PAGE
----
Girl Power: Pixar’s Next Movie Literally Reads Our Minds

If you haven’t noticed, Pixar has yet to create a female-centric movie that doesn’t involve princesses. As much as I love Brave, the first Pixar story with a female protagonist, I want to see a regular girl doing amazing things, and leading the way. Many male-driven films have proven that you don’t have to be royalty to take on an adventure or set out on a personal odyssey. I’ve heard the sorry excuse, “well, people don’t want to watch a movie about a girl,” but the success of Brave (as well as Frozen and Tangled) have paved the way for change. We’ve wanted another female-driven Pixar film—particularly one about a regular girl—for some time now, and it seems like we’ll be getting our wish.

Inside OutPixar’s newest venture for next year, is not at all about a princess. It’s about a girl named Riley, although from what I’ve read, Riley is more than just a singular character. Her alter-egos play more pronounced roles. Joy (who will be voiced by Amy Poehler!) is Riley’s happy, positive self. She’s also got Fear (Bill Hader), Disgust (Mindy Kaling), Anger (Lewis Black), and Sadness (Phyllis Smith). All emotions function together as a team to help lead Riley through the growing stages of life.

A scene from the upcoming movie, “Inside Out.” We can’t wait!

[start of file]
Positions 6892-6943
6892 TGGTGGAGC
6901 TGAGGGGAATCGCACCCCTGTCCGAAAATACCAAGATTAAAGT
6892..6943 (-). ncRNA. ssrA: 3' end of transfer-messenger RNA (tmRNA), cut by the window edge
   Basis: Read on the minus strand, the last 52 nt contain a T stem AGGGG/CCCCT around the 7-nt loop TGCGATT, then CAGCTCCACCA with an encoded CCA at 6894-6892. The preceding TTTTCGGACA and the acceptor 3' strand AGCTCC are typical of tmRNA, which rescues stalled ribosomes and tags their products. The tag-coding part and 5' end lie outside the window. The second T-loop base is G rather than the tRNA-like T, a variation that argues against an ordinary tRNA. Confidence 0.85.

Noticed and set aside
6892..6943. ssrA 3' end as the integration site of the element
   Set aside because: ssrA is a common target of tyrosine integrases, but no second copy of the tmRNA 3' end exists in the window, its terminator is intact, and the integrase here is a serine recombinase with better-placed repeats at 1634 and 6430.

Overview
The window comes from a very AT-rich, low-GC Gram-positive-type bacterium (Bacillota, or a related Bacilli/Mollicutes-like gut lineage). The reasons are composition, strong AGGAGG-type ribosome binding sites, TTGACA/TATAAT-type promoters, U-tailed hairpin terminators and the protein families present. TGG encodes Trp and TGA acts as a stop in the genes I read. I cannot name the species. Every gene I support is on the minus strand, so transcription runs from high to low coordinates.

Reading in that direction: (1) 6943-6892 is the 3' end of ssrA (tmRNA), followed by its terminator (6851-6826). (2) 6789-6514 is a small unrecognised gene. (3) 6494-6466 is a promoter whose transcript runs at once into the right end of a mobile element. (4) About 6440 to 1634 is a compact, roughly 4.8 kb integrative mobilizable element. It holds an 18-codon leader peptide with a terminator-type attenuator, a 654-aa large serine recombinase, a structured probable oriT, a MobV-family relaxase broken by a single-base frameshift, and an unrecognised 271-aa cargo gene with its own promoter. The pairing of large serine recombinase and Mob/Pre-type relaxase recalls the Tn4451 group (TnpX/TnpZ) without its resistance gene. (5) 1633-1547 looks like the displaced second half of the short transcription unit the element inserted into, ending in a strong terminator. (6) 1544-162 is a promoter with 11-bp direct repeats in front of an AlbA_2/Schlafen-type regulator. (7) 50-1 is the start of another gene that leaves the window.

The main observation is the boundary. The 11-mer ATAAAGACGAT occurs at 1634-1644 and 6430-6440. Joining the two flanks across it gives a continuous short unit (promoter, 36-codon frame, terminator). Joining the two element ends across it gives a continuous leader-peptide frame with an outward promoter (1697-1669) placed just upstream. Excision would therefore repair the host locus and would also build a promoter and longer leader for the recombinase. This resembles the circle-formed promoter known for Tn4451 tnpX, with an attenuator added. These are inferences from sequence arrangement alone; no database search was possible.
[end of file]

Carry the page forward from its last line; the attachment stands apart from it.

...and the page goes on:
At first, Joy is the dominant voice in Riley’s head, but that all changes. As they say, you can’t stay a kid forever. You start getting zits. Your body becomes more and more alien. Your parents are no longer friendly giants, but antagonists who have the power to ground you if your report card is less than spectacular. Inside Out follows that psychological shift as Joy’s role in Riley’s life is suddenly usurped by Sadness, Fear, Disgust, and Anger. This band of negativity transforms Riley into an angsty, moody tween, and it’s up to Joy to find a way to compromise with all four emotions so Riley can be rescued from herself.

What’s so incredible about this movie, is that it’s about a young girl who faces internal struggles many of us are too familiar with. There’s no man saving her here, and she doesn’t have the classic sidekick. She solely has herself (well, parts of herself). I know when I was thirteen, I didn’t have anyone to ask, “why am I feeling so frustrated all the time, or so inexplicably sad?” I had to figure it out on my own, and I think many of us have had to do the same. This movie could serve as a guide for all those kids going through the emotional rip-tides of adolescence.

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